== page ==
Dr. Holmberg is the pharmacy coordinator at Desert Vista Behavioral Health Center in Mesa, Arizona.
Although CAP affects the elderly more frequently, it is important to remember that patients of all ages are susceptible to the disease.1 Diagnosis should be based on both the presence of clinical features (cough, fever, sputum, and pleuritic chest pain) and infiltrate on chest radiograph.4 Patients with CAP may describe other symptoms, such as shortness of breath, rigors, night sweats, or confusion. Additional signs include increased respiratory rate and focal chest signs, such as decreased expansion, dullness to percussion, decreased air entry, bronchial breathing, and crackles.1
Treatment of CAP is specific to its setting (outpatients, intensive care unit [ICU] patients, and non-ICU inpatients). Location of treatment can be costly—inpatient costs for CAP are estimated to be 25 times the costs of outpatient care.4 Whether or not to admit a patient for inpatient treatment of CAP depends on clinical judgment, and clinicians may find it helpful to use an objective tool to assess the need for hospitalization. Either a severity-of-illness score, such as CURB-65, or a prognostic model, such as the pneumonia severity index (PSI), may help determine if a patient needs inpatient care.
An admission to the ICU should be considered in patients on vasopressors due to septic shock or in patients requiring mechanical ventilation as a result of their respiratory failure.4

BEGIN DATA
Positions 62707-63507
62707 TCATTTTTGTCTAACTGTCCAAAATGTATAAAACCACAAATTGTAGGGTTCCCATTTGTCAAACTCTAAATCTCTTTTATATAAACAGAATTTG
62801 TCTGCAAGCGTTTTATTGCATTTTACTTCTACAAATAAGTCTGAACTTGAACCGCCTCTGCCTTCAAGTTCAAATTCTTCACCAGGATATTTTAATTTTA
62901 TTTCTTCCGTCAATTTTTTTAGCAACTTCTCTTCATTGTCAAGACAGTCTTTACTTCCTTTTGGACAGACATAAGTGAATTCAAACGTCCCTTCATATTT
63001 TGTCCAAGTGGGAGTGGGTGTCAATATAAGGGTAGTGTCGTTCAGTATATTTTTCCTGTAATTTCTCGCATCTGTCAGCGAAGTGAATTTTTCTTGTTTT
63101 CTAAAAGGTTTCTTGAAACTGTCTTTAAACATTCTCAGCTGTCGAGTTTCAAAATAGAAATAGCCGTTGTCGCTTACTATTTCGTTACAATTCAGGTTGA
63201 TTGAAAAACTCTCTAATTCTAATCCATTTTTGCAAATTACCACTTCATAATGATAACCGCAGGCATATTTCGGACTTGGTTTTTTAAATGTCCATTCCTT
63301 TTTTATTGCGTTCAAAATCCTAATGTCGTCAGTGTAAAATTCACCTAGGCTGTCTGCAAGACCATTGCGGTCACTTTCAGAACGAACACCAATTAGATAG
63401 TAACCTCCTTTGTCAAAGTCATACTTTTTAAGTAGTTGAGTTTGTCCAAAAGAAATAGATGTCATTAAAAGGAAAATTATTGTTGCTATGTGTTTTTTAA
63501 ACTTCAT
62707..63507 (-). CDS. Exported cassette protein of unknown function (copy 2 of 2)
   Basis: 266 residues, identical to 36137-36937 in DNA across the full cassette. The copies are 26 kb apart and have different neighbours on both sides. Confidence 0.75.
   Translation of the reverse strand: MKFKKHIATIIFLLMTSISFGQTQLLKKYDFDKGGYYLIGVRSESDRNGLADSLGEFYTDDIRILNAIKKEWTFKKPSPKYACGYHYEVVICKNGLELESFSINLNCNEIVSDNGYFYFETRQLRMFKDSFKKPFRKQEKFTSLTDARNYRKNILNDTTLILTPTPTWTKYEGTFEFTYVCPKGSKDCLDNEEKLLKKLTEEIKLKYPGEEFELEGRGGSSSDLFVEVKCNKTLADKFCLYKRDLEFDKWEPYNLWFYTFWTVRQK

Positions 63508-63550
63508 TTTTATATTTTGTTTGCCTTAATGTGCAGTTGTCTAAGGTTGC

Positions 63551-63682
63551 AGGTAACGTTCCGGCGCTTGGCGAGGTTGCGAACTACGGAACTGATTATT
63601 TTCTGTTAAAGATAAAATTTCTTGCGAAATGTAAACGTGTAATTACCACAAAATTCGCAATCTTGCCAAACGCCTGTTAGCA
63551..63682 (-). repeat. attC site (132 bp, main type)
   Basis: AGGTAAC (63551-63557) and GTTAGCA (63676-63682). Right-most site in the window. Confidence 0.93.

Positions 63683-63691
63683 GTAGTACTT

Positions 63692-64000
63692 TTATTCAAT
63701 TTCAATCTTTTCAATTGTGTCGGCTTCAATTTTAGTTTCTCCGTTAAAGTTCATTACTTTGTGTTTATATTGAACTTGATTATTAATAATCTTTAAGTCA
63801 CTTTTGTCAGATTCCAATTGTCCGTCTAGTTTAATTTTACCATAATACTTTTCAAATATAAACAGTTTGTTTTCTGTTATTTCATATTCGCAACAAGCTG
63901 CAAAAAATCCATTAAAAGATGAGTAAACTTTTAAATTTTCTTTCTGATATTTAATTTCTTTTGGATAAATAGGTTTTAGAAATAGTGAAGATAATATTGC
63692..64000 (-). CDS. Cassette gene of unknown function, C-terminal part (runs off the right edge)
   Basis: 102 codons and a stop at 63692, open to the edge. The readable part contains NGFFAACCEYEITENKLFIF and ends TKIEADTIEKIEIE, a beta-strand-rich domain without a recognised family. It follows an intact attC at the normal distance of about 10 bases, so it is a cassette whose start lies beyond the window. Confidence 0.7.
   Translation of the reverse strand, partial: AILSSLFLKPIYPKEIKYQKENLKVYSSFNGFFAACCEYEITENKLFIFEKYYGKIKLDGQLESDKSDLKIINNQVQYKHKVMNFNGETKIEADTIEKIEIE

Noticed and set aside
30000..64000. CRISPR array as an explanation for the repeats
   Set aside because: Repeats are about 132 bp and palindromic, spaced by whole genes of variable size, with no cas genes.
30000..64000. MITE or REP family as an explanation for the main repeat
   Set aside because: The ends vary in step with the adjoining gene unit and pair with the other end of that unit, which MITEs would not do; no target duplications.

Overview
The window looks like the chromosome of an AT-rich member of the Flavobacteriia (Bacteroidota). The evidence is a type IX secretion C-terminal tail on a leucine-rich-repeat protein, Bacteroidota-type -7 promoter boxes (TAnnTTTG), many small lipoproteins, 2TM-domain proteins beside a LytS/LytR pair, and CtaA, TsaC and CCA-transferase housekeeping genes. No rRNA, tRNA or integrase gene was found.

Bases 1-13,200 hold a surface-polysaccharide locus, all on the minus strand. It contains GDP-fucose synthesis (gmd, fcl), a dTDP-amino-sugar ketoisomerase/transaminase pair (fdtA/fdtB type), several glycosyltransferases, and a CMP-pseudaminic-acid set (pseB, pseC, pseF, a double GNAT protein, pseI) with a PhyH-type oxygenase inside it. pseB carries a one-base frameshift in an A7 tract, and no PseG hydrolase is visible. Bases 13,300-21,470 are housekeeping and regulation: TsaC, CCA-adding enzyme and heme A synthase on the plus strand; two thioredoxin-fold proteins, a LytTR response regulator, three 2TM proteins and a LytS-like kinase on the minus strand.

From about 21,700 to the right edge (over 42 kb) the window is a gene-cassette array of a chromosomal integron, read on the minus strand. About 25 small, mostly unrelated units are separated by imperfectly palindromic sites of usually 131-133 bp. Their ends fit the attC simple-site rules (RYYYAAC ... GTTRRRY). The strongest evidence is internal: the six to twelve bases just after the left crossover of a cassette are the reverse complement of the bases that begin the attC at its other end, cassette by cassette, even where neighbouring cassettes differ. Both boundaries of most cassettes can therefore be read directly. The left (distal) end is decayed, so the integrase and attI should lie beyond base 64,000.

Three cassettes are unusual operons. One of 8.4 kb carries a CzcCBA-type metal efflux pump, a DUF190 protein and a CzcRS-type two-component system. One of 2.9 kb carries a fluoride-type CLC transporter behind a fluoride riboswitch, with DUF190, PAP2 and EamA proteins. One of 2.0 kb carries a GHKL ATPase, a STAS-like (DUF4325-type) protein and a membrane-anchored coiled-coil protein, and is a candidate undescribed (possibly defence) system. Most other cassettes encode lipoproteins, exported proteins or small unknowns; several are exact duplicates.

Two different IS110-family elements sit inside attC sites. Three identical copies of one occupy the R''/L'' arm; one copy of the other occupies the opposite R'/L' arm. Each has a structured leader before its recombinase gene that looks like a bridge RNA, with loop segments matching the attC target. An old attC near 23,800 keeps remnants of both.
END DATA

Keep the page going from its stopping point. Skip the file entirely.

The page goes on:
Although CAP can be caused by a wide range of organisms, specific pathogens are usually identified and associated with it. Common etiologies for outpatient CAP include Streptococcus pneumoniae, Mycoplasma pneumoniae, Haemophilus influenzae, Chlamydophila pneumoniae, and respiratory viruses, such as influenza A and B, respiratory syncytial virus, and parainfluenza virus. Inpatient CAP in non-ICU patients is often due to infection with S pneumoniae, M pneumoniae, C pneumoniae, H influenzae, Legionella species, and respiratory viruses, or as a result of aspiration. Inpatient CAP in ICU patients is often associated with S pneumoniae, Staphylococcus aureus, Legionella species, gram-negative bacilli, or H influenzae.
Specific diagnostic testing (ie, sputum or blood culture) is not usually recommended for outpatient CAP; however, it may be warranted for inpatients in more critical condition.
If organisms are identified, the antibiotic regimens should be adapted to target the cultured organism as appropriate.
In recent years, drug-resistant S pneumoniae (DRSP) has made the empirical treatment of CAP more difficult. Patients at greater risk for DRSP include those who are <2 or >65 years of age, have received treatment with a beta-lactam or macrolide within the past 3 to 6 months, have alcoholism, have comorbidities, are using immunosuppressive therapies or have an immunosuppressive illness, or have had an exposure to a child in day care.5
CAP resulting from communityacquired methicillin-resistant S aureus (CA-MRSA) is still rare, but its incidence has been increasing lately and is expected to continue to rise. It has been found in both adults and children and seems to follow influenza. Patients with CA-MRSA have cavitary infiltrates without risk factors for aspiration. Both sputum and blood cultures are useful in diagnosis.4
Pharmacists can play an important role in both inpatient and outpatient treatment of CAP. Areas for pharmacist intervention include:
CAP is a prevalent and potentially deadly disease, but it also is one that can be overcome by appropriate diagnosis, monitoring, and treatment. The pharmacist has the potential to participate with the medical team in both an outpatient and inpatient setting to help improve patient outcomes and restore patient quality of life.
Table (click on table for larger image)
One study linked multiple pregnancies to an increased risk of developing atrial fibrillation later in life, and another investigated the association between premature delivery and cardiovascular disease.
Clinical features with downloadable PDFs